Cora L Horton





#773

Interviewer: Samuel S. Taylor

Person interviewed: Cora L. Horton

918 W. Ninth Street, Little Rock, Arkansas

Age: Between 50 and 60?





"My grandfather on my mother's side was a slave. After my mother had

been dead for years, I went to Georgia where he was. I never had seen

him before and I would always want to see him, because I had heard my

mother speak of him being alive and he would write to her sometimes. I

said if I ever got to be grown and my grandfather stayed alive, I was

going to Georgia to see him. So the first opportunity I got I went. That

was a long time ago. If I'd waited till now he'd a been dead. He's been

dead now for years. He lived a long time after I visited him. His name

was John Crocker. He lived in Marshallville, Georgia.



"I couldn't tell how he and my mother got separated. I don't know. I

don't believe I ever heard her say. In Georgia when she was quite a

girl, I think she said some of her people left Georgia and went to

Covington, Tennessee. Some of the white people that was connected with

them in slavery were named Hollinsheds and my auntie went in that name.

That is, her husband did. My mother's name was Adelaide Crocker. She was

never a slave. Her mother was.



"My mother and father had children--twelve of them. I don't know how

many children my grandparents had. I know three uncles--William, Harmon,

and Matthew. They were all my grandmother's children and they were

Flewellens. She married a Flewellen. Those were my father's brothers. My

auntie's husband was named Dick Hollinshed. They all come from Georgia.



"It comes to me now. I remember hearing my mother say once that her

father was sold. I think she said that her father was sold from her

mother. She didn't seem to know much about it--only what she heard her

father say.



"A man came through the country when I was a girl before my mother died.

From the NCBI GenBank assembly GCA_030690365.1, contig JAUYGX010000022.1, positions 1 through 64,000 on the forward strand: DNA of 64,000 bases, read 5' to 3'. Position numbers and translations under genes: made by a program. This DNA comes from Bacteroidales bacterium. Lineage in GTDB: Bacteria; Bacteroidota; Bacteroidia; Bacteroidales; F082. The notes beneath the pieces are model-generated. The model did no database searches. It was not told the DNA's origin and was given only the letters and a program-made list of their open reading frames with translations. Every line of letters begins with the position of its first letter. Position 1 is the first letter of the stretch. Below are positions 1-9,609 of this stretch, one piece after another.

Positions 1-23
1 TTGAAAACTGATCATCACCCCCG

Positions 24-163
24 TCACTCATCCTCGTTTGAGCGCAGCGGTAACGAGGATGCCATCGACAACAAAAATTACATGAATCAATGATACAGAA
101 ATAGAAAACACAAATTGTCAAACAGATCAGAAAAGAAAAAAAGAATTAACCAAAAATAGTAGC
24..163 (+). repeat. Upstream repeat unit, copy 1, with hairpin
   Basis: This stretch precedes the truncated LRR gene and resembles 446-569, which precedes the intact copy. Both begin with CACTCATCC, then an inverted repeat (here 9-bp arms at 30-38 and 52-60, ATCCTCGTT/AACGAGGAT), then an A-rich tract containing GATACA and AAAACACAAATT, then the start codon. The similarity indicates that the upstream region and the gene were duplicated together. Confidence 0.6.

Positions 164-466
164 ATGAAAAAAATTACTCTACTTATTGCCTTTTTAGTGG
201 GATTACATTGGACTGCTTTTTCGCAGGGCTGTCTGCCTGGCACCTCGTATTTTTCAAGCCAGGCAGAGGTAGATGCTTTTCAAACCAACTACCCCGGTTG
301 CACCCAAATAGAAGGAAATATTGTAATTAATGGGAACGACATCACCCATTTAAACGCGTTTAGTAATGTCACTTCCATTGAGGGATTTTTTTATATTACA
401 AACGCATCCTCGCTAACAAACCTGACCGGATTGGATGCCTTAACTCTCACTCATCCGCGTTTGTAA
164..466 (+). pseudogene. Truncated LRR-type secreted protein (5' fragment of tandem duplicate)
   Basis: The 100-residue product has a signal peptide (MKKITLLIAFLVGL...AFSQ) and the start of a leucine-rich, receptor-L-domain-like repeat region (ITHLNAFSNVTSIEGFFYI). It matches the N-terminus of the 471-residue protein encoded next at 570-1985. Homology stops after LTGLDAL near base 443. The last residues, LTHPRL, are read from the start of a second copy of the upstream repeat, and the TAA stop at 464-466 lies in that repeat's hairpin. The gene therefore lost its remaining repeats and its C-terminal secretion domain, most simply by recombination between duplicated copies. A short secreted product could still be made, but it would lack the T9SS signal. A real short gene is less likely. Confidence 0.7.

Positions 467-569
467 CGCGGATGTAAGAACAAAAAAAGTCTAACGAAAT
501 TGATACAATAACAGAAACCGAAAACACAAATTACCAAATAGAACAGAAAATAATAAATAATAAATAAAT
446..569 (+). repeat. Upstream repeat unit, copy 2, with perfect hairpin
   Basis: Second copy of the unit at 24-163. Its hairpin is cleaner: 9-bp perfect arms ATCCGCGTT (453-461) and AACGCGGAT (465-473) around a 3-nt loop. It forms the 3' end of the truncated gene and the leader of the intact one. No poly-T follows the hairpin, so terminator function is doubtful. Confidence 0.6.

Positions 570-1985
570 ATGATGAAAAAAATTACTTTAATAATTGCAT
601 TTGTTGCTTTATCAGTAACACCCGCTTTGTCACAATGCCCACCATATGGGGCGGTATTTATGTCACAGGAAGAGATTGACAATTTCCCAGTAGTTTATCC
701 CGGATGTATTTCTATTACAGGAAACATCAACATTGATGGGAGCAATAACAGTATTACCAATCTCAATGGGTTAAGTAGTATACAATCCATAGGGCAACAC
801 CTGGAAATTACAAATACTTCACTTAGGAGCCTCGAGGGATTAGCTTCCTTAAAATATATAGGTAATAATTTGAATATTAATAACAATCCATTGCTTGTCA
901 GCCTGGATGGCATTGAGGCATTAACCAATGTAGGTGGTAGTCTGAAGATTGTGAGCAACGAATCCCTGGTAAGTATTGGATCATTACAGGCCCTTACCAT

She died when I was young. He came to our house and he said he was a

relative of my mother's and he went on to tell what he knew of her folks

in slave times. By him telling so much about her folks, she thought he

really was related to her. But after he left, she found out that he was

just a fraud. He was going 'round throughout the country making it by

claiming he was related to different people. I don't know how he found

out so much about the different people he stopped with. I suppose there

was a lot of people made it that way.



"I don't know what my grandparents did in slavery time. When I did see

my grandfather, he wasn't able to do anything. He didn't live so

long after I seen him. My mother's mother was dead and he had married

another woman. I never did see my grandmother. I do remember seeing one

of my granduncles. But I was so small I don't remember how he looked.



"I used to hear my grandma say that they weren't allowed to have a

church service and that they used to go out way off and sing and pray

and they'd have to turn a pot down to keep the noise from going out. I

don't know just how they fixed the pot.



"I had one auntie named Jane Hunter. When she died, she was one hundred

and one years old. She married Rev. K. Hunter over here in North Little

Rock. She had been married twice. She was married to Dick Hollinshed the